A couple weeks ago I spent the several days following my vacation glued to my computer watching the live video feed of the Church-wide Assembly taking place in Pittsburgh, PA. This gathering of bishops, pastors, staff and lay-people takes place every two years and is the venue for the national church to make crucial decisions about policy, social statements, and to hold elections for the offices of the national church. This year it was the elections that held my interest, particularly the election of our presiding bishop, the leader of our national denomination of more than 4 Million Lutherans.
Most of those present, in person and online, expected the current presiding bishop, Mark Hanson, would be re-elected easily. Bishop Hanson has been an amazing and faithful leader of our church for the past twelve years, and his warm and gracious presence has been a comfort to our church during some difficult and complicated years. The reality, however, is that when at the start of the process God was asked to be present and guide the decision making of those gathered to vote, the Holy Spirit was there and, as it turns out, had other plans.
The election process took five ballots before a decision was reached. On the first ballot any name can be written in and, though dozens of names were written in, the current presiding bishop was the clear front-runner, receiving the majority of votes on that ballot. On the second ballot the field shrunk substantially after some candidates removed themselves from consideration and by the end of that ballot, we were left with four remaining. It was at this time that the candidates were asked some questions that had been previously submitted by the assembly and it was at this time that the winds began to change.
At this point Elizabeth Eaton (bishop of the North-Eastern Ohio synod), who until this time had been at the bottom of the balloting but always with enough votes to stay in the running, jumped handily into the lead. This was due, at least in part, to her presence during the question and answer time in which she demonstrated her intelligence, her abilities as a leader, her humility and even her sense of humor. She was also the only nominee to speak directly of the elephant in the room, theological conservatives who have remained in the denomination despite opposition to its understanding of what the Bible says about sexual morality. Though Bishop Eaton believed the decision to ordain people in same-sex monogamous relationships to be the right one, she also believes that we can’t allow this marginalize those who struggle with this issue and believes that all people need to have a voice in the denomination.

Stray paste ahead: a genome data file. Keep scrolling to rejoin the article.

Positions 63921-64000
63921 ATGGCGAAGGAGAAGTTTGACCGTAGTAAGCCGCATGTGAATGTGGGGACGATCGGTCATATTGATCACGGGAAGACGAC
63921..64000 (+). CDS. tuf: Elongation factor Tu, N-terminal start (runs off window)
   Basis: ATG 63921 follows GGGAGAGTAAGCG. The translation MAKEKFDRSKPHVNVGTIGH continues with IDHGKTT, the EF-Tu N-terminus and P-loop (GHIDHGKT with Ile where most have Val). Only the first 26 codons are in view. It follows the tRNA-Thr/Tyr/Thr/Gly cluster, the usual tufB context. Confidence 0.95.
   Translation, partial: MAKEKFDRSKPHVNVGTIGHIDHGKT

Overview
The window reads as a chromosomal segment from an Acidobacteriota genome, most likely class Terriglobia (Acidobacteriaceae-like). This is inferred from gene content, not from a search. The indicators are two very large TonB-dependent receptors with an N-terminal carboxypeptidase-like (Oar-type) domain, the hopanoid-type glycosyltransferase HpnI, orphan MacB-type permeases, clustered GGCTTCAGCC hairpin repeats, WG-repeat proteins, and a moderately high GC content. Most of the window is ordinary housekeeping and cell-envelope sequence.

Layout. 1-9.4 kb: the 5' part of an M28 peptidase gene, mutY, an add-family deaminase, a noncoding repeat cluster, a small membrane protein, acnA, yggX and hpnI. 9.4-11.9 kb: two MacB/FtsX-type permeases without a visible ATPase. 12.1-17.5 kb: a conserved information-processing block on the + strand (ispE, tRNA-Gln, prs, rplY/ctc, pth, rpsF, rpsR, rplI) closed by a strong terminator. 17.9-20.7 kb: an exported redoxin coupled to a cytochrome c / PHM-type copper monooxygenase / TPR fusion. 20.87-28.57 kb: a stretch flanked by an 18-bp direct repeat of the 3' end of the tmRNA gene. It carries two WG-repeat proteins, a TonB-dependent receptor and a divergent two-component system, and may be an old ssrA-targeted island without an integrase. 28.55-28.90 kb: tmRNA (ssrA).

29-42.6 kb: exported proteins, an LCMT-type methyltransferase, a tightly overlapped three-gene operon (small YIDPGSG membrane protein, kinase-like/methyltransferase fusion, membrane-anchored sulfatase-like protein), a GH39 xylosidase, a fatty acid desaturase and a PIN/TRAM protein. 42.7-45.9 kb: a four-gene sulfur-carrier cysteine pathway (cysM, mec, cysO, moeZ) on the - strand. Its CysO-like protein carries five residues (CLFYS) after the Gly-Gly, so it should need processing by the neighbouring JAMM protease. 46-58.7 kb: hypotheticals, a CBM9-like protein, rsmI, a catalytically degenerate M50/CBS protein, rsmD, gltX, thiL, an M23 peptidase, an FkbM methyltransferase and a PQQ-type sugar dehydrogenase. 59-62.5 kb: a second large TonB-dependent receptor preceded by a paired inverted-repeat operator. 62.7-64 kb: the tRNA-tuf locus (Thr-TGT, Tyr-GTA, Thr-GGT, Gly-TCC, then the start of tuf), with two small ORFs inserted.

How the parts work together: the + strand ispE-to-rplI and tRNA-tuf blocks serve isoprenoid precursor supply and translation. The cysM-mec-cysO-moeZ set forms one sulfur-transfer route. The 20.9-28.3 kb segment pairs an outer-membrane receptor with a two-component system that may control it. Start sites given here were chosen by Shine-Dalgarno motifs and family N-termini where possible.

From there on out in the balloting process, it was kind of a done deal. The other great candidates were removed formally in subsequent ballots. On the fifth ballot, with just a vote for either Elizabeth Eaton or Mark Hanson, a clear and compelling majority voted for Elizabeth Eaton. And with that action of the assembly, she became the fourth bishop of the ELCA, and the first woman to hold that office.
Though many have expressed their surprise at the results of the election, including now Bishop-elect Eaton, it seems that the Spirit was moving in that place and that the right person was chosen for the job. After the election the Bishop-elect was given an opportunity to address the assembly and spoke of her feelings of shock that she was standing there. She also spoke beautifully about the leadership offered by Bishop Hanson for the last twelve years, and gave thanks for his wonderful years of service, a feeling that was echoed in the room by the standing ovation that he received. After the applause had quieted, Bishop-elect Eaton spoke about the future of our denomination. She said that the ELCA is already calling its congregations to be missionaries to their neighborhoods, but that doesn't mean acting as if the church has all the answers."We need to go out and meet our neighbors and listen to them about what's going on in their lives. Tell us about the God you believe in or don't believe in," she said. Finally she said that "One of the most important keys is for us to see that we aren't bringing God out there. God is already out there, waiting for us to be ready to be touched by those we don't know yet."
The theme of the church-wide assembly this year was “Always being made new” (2 Corinthians 5:17), which is also the theme of our denomination this year as we celebrate its 25th Anniversary. After this election I couldn’t help but think how appropriate that theme was, not just because we have a new presiding bishop, but because we are continuing to listen to the ways in which God is leading and guiding us, and continuing to be surprised not only by where we end up, but by the joy that we find in those unexpected places. May we too continue to listen for God’s voice in each of our lives and in the life of our community and may we realize that through the love and grace of God, we too are always being made new.
May the grace and peace of Christ be with you all,